Good news – having just finished a project to pin lovely shiny copper conductors to their supporting structures protecting their Earthing Arrangements. We’ve ended up with quite a few surpluses of the Fischer FNAII stainless pins (we call them Titan pins – part no. 044112) leftover – 3,400 to be exact!
These bad boys are simple to fit concrete structures using a 6mm dia masonry drill at discrete spacings (typically 500mm) to make things incredibly hard for a thief to remove the valuable conductor without spending considerable time trying. This Anti-theft earthing arrangement is not a silver bullet, but even if they do persist all that they can practically do is to cut away a 500mm section at a time not 10’s or 100’s of meters. Therefore slowing the whole process down massively.
Thus, making things incredibly frustrating for the thief and making them more vulnerable to getting caught as well as reducing how much of the conductor goes missing.
Anti-theft for Earthing Arrangements Protect your Earthing Design Assets
They normally sell for around £300 plus VAT per 100 boxed. But you can get your hands on them for £200 per 100 boxed, a saving of 33%. Each box is sufficient for approximately 50m of the conductor.
Once they’re gone… they’re gone!
The Solutions To A Global Epidemic of Metal Theft
A recent small decline in the price of copper led to hopes that there might also be a downward trend in copper theft in South Africa. However a major Chilean earthquake has resulted in copper prices starting to rise again.
Metal theft remains an attractive prospect for many unemployed young men in South Africa. And is a lucrative activity for international criminal gangs.
Serious Consequences For Industry and Commerce
Metallic theft has been identified as a major threat to the South African economy. Recent examples include the cable theft in October 2013 at O R Tambo Airport which grounded all flights. Power station metal theft is a continuing source of electricity supply problems. Such as the theft attempt which caused an explosion at Tshwane in March 2014, blacking out much of the city of Soshanguve.
Deterrence, Detection, and Technology
No single solution will eliminate the problem. However, metallic theft is being made harder, and detection rates improved. At the same time, technologies are being developed which will make electrical systems more robust.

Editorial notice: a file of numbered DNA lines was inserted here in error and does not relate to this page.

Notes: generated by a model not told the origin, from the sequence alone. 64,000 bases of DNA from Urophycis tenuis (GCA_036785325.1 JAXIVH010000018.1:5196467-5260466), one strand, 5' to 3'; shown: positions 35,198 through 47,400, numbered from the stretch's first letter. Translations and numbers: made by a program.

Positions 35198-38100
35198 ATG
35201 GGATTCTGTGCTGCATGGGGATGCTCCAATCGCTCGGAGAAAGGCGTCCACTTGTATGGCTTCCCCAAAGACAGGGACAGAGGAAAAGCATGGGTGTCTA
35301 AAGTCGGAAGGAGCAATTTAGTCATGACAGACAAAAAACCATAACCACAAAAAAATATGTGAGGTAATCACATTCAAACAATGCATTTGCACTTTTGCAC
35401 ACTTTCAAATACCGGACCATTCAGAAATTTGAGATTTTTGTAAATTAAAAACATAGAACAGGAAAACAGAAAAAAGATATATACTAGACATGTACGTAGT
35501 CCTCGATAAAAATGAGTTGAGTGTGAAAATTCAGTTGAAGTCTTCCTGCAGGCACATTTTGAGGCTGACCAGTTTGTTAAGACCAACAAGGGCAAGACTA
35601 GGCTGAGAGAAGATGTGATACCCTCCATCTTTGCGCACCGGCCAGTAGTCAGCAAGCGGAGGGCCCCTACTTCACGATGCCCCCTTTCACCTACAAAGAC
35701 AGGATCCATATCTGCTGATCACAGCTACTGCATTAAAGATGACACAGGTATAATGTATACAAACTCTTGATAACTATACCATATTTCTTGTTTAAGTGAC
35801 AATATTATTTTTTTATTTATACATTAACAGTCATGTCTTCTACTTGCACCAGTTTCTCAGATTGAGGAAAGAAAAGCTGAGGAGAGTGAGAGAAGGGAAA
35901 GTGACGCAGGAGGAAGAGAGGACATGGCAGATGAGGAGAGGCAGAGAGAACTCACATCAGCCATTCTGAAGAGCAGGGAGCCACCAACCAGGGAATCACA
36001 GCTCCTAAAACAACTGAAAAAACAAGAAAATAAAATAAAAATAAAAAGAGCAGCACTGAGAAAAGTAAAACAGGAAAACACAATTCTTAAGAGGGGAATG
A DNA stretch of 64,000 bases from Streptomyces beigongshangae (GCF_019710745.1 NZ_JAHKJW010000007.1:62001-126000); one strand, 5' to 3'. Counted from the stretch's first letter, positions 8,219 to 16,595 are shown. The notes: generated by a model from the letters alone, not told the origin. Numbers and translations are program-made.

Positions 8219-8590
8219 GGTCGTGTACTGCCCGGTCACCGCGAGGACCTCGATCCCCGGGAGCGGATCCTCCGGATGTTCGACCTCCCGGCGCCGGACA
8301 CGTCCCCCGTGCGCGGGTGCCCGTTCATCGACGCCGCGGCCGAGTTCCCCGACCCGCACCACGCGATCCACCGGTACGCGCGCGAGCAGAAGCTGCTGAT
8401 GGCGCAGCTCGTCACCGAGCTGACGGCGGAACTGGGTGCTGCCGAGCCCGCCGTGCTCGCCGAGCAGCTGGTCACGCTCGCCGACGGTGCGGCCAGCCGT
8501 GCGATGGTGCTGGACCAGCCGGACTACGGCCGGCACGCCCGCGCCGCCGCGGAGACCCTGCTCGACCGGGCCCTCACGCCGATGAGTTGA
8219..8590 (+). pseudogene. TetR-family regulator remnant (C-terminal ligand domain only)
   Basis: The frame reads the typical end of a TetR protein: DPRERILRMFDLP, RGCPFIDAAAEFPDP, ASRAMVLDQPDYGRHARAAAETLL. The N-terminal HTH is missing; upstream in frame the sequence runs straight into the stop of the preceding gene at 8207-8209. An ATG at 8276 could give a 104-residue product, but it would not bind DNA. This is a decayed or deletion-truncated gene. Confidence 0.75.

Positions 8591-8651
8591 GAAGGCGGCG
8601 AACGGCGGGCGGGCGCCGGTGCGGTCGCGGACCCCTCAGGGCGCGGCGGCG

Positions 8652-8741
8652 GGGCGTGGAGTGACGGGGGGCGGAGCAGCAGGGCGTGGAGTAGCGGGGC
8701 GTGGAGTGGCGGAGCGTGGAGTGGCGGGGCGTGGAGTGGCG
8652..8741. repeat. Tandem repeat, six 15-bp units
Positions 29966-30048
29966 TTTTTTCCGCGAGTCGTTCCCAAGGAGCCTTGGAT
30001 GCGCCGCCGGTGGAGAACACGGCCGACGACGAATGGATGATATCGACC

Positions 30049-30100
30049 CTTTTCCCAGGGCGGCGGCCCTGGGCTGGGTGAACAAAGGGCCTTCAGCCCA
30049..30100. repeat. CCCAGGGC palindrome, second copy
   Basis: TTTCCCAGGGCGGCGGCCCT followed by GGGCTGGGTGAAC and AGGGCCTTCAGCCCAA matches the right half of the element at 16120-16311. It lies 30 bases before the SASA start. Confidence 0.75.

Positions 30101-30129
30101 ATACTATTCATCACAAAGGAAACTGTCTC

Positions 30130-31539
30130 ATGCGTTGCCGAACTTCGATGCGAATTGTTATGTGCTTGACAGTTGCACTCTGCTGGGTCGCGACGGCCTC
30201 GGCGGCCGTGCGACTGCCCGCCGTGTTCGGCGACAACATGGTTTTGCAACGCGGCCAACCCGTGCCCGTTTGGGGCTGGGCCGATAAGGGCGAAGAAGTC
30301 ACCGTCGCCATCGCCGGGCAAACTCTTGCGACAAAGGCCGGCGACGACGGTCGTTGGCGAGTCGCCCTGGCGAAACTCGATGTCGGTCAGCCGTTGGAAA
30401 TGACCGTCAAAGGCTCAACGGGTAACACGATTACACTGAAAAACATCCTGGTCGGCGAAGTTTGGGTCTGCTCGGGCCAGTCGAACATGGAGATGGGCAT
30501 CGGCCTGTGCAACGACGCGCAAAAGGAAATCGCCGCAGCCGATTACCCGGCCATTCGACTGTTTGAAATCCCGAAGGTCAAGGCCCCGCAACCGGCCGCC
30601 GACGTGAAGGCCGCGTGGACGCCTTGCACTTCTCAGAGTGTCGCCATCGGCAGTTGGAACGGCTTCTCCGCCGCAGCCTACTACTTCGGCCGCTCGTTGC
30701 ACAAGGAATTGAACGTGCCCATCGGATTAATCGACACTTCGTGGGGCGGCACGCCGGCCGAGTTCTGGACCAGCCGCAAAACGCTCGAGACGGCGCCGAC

Legislation and Policing
The Second-Hand Goods Act came into full operation on April 30th 2012. The Act equates possession of stolen goods with theft, and regulates the scrap metal trade. It also criminalises the possession of non-ferrous metal cable from which the insulating cover has been burnt off. This is to counter the thieves’ usual practice of burning cables in order to disguise their origin.
The Copper heads, the specialist police unit formed in 2007 to fight non-ferrous metal theft in the Western Cape, is currently making up to 300 arrests every year. There have been suggestions that a similar unit might be established in Johannesburg.
Combatting Power Station Metal Theft
Eskom, the South African electricity generating company, has an in-house copper theft prevention unit and has established a task force with other interested parties. Eskom is actively engaged in seeking alternatives to copper. But has recognised that at present, more work needs to be done on the technical specifications necessary for its earthing systems, before copper replacements can be used in them.
Earthing Alternatives and Copper Replacements
One way of reducing the damage caused by the theft of earthing materials is to use a copper replacement. Aluminium, which has 60 per cent of the conductivity of copper, is sometimes used but it presents problems of corrosion. It is also itself sufficiently attractive to thieves to make its use unsafe. Copper clad steel is an option which has been used in America for many years. It is now gaining favour in SA. The two metals cannot be easily separated for resale, and the copper actually reduces the scrap value of the steel. At present, this would be an expensive solution. As there is no manufacturing facility for copper covered steel in South Africa, but in the long run technologies such as this one are bound to become more cost-effective.
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